Best-selling novelist Anita Shreve spent three years in Kenya in the late 1970s. While there, she worked as a journalist, and she even climbed Mount Kenya. Forty years later, Shreve wrote A Change in Altitude, set back in that time and place. The main character, Margaret, works as a journalist in Nairobi, although she is a photographer rather than a reporter, and the crux of the novel’s action takes place while climbing Mount Kenya. Shreve says, however, that “I can’t think of a single scene in the book that’s actually true.” In fact, she insists that a novelist’s creative responsibility is to use her imagination to the fullest and to go far beyond the boundaries of personal experience. So Margaret’s adventures and insights all come from her author’s fabrications and artistry.
The Reading Group Guide that accompanies A Change in Altitude also includes a statement about Shreve’s thematic intent. “I’m fascinated by the human heart,” she reports, “and how people react in extraordinary moments.” This thread runs through all her novels. Each one contains an instant in time that changes everything, either literally or figuratively or both. Often that moment causes a schism in a relationship, one that the characters either struggle to repair or to increasingly agonize over the irreparable harm the incident has caused.
In A Change in Altitude, the climactic occasion occurs during a climb of Mount Kenya. Margaret and her husband, along with two other couples, are making the trek in the company of a Kenyan guide, several bearers, and a cook. An accident, a death, and no one is ever quite the same again. The remainder of the novel follows Margaret and Patrick as their marriage struggles to recover from the trauma of the events on the mountain’s glacier. Meanwhile, the vicissitudes of their daily lives are becoming entwined with the Kenyan political situation in the 1970s. During the course of the novel, the reader learns a great deal about native circumstances in those years, too.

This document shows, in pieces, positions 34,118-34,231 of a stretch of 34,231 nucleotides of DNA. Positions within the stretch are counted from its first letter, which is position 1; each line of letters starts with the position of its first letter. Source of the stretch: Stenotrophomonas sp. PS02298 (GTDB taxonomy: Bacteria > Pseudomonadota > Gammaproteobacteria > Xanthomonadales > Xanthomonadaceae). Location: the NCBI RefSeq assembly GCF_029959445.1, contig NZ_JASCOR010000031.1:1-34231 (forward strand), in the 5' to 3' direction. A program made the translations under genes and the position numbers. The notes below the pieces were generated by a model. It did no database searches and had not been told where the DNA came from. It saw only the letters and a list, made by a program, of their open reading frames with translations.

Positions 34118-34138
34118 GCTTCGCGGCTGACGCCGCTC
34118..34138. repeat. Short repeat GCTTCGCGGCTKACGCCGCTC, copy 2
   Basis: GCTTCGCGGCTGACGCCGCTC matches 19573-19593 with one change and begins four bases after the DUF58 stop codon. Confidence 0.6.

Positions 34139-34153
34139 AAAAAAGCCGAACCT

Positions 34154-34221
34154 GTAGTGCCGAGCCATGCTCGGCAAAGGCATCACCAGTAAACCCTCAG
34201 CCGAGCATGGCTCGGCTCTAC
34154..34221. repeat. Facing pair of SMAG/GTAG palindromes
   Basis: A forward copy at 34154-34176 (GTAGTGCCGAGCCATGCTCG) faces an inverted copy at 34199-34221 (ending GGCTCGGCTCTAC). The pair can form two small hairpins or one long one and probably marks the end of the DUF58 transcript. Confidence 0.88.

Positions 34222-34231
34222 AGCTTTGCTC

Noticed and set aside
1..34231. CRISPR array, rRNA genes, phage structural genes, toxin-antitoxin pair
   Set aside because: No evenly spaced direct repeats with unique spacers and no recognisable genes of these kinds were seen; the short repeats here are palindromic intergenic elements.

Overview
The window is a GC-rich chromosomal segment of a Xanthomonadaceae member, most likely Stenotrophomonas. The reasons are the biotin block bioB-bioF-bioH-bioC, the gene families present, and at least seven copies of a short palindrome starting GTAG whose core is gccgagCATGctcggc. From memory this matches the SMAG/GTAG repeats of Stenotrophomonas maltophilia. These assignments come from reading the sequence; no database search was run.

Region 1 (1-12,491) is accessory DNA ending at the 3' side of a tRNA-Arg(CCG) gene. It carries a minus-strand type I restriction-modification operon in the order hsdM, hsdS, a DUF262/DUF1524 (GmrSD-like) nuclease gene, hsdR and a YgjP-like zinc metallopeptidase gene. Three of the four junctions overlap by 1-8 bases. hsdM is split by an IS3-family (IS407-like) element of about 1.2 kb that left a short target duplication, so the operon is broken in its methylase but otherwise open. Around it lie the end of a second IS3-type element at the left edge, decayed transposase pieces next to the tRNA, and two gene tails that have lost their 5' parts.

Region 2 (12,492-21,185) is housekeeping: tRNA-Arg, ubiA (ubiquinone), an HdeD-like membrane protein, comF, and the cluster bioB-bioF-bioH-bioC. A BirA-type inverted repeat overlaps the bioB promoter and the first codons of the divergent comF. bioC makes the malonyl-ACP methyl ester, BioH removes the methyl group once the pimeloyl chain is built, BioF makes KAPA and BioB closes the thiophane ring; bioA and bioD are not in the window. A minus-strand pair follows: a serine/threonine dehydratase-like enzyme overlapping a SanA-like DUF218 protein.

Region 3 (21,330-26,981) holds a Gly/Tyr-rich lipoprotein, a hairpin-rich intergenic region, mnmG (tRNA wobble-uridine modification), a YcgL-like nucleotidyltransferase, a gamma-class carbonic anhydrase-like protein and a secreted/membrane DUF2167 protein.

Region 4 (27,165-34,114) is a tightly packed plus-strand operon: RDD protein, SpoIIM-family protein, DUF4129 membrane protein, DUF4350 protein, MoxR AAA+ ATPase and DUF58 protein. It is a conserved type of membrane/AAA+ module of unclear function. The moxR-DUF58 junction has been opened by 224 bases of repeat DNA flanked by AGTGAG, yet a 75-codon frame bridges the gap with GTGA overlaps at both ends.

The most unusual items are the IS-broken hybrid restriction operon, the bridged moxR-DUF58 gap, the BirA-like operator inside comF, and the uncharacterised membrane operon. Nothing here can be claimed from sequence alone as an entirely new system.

In fact, this is perhaps what I most appreciated about A Change in Altitude. Shreve is particularly adroit at depicting local color, not in a superficial way but in a knowledgeable and deeply sensitive way. Except when communicating with Patrick, and coping with her marital problems, Margaret interacts comfortably with others. Whether the situation is the rape of an innocent caregiver or the dire poverty of those she photographs or the political upheavals taking place just outside the newspaper office, Margaret responds intuitively. It’s curious, in fact, that she can be so in tune with her surroundings and so out of sync with Patrick. Even while her marriage is fraying, and even while she views her husband through a somewhat curious lens, Margaret’s eyes clearly see a very real Kenya, not the glamorous façade of so many white entrepreneurs living there.
A Change in Altitude is a thoughtful novel, provocative both in its portrayal of post-colonial Africa (I use that phrase advisedly) and in its interrogation of human responses to sudden tragedy. The title itself expresses the tension well, because a change in altitude might also be a change in attitude. That duality is pivotal. Events transform Margaret, because the ascension of Mount Kenya has altered her forever. – Ann Ronald
Also available by Anita Shreve: Rescue; Testimony; The Weight of Water; Strange Fits of Passion; Light on Snow; The Last Time They Met; Resistance; The Pilot’s Wife; Eden Close; Sea Glass; Body Surfing; Fortune’s Rocks; All He Ever Wanted; Where or When; A Wedding in December; Olympia; and coming in November 2013, Stella Bain.